Bandhan (Bandhan Financial Services Private Ltd.) as a microfinance institution has played an exemplary role in making financial service provisioning more inclusive. In 2001 it started with the purpose of uplifting the socially disadvantaged and economically exploited women in East India. In 12 years, it has extended its sphere of operations to 22 states, with a loan portfolio of $1.5 billion, offering reasonable interest rates to 6.5 million borrowers. Its socially responsible business model got rewarded by the Reserve Bank of India in terms of a banking license which will enable Bandhan to tap rural savings and bolster lending to the unbanked segments of society, and thereby also lower the borrowing costs and charge even more reasonable interest rates. Similarly, Bharti Enterprises, which is the conglomerate that owns Bharti Airtel, India’s largest private cell operator, is exemplary for social inclusiveness in going beyond the big metropolises, smaller cities, and towns to penetrate the impoverished nooks and crannies of rural India. Its low mobile phone tariffs have been due to the way it has chosen the technology and maintained the trust of the customers despite having earlier received complaints of poor service. Another interesting case is how CavinKare, which began as a personal care start-up called Chik India , has become a highly successful fast-moving consumer goods maker. It made the single-use sachets of shampoo affordable for the hundreds of millions of customers earning less than the World Bank poverty line of $2 a day, who could not afford to buy a whole bottle of shampoo. This was possible on the basis of a simple innovation in packaging and building a distribution system embracing literally millions of little shops. Similarly, Philips India’s ascendant competitive advantage for new low-cost personal care and kitchen products has been due to its building of a distribution system that ties it closely with the customer. Thousands of small shopkeepers and distributors are employed with the allocation of small territories, whereby employees as potential customers provide valuable insights to Philips.

Another fascinating case is the way GE (General Electric) has accomplished its goal of meeting poor customer needs in the medical systems business. It achieved major breakthroughs in the cost and functionality of electrocardiogram (ECG) and ultrasound machines so much so that it could profitably sell at a price point suitable for the low-income segments of the Chinese and Indian populations. The ECG machines developed in India are battery-powered, because the electric grid does not reach into every village. The machines are small enough to fit on the back of a bicycle, which is often the only viable mode of transportation in rural areas. The machines are simple enough to be operated with little training; they have telemedicine capabilities that would enable doctors in distant locations to review the data and assess the patient’s condition, and the machines are made at a fraction of the cost of the existing products that have been developed to serve the higher-income populations of more developed countries.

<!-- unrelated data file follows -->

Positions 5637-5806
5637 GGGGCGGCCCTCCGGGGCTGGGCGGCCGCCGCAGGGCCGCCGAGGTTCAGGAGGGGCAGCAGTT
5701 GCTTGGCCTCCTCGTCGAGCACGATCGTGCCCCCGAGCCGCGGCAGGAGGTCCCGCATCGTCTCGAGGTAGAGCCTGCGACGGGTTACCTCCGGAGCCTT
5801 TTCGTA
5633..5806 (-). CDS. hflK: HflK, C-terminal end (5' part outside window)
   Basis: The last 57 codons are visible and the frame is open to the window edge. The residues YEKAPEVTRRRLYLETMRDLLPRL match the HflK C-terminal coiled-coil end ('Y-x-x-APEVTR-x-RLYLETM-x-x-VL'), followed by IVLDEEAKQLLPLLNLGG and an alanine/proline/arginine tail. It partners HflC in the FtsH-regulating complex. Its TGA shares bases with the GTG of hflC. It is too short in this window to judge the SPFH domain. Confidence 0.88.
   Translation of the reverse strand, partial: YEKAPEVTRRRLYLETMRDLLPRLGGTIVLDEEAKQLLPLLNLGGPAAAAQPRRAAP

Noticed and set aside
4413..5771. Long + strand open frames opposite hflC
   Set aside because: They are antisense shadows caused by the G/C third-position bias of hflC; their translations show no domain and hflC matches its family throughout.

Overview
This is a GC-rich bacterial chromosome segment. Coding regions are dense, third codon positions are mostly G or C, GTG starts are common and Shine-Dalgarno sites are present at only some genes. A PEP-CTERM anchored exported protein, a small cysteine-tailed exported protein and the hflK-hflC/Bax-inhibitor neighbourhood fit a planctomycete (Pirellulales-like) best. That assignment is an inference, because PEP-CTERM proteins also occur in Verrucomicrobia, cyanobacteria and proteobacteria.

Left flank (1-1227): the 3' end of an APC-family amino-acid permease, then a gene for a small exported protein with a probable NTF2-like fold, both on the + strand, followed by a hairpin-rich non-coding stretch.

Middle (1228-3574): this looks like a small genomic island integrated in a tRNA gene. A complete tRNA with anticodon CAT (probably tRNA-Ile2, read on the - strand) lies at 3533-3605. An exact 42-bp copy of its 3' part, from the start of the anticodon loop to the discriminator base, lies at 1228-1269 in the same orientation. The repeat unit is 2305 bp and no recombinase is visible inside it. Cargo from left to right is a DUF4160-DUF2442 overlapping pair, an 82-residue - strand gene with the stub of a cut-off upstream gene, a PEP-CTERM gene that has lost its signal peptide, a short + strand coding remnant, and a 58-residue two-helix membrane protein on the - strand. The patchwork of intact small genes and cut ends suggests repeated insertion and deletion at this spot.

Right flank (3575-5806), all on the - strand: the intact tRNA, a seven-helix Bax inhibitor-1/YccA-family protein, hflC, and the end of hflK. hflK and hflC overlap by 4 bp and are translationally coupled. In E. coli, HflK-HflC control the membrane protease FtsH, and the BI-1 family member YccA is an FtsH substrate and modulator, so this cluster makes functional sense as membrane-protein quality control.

Finally, consider Ashok Jhunjhunwala’s TeNet—a venture to bring modern communication to rural India. As a professor at IIT Madras with a team of brilliant computer and electrical engineering colleagues, he realized that for the impoverished rural people, communications technology was of little interest in comparison with larger concerns. What rural Indians needed, was “health, education and livelihood”. Accordingly, his company fashioned innovative value propositions based on harnessing communications technology to provide programmed primary and secondary education, basic telemedicine services, and new jobs for managers of local kiosks that would offer the telecommunications services. As TeNet expanded its operations, investors were attracted, and rural India benefited. This is a good example of how technology must be driven by customer and contextual needs. The Government of India bestowed on Jhunjhunwala the prestigious national Padma Bhushan award can, thus, be appreciated.

I, thus, invite you to read Camillus et al. (2017) to appreciate how many Indian and foreign companies have realized the importance of “big, hairy, audacious goals” (BHAGs) to drive and direct breakthroughs in technology and business models in relation to the pressing and basic needs and the limited purchasing power of the base of the pyramid. In other words, there are companies that have learnt to seek synergy between economic value and social benefit!

How can you not appreciate such businesses?

By Annavajhula J.C. Bose, PhD Department of Economics, SRCC


John C. Camillus, Bopaya Bidanda and N. Chandra Mohan. 2017. The Business of Humanity: Strategic Management in the Era of Globalisation, Innovation and Shared Value. Routledge.Maurice Punch. 1996. Dirty Business: Exploring Corporate Misconduct—Analysis and Cases. Sage.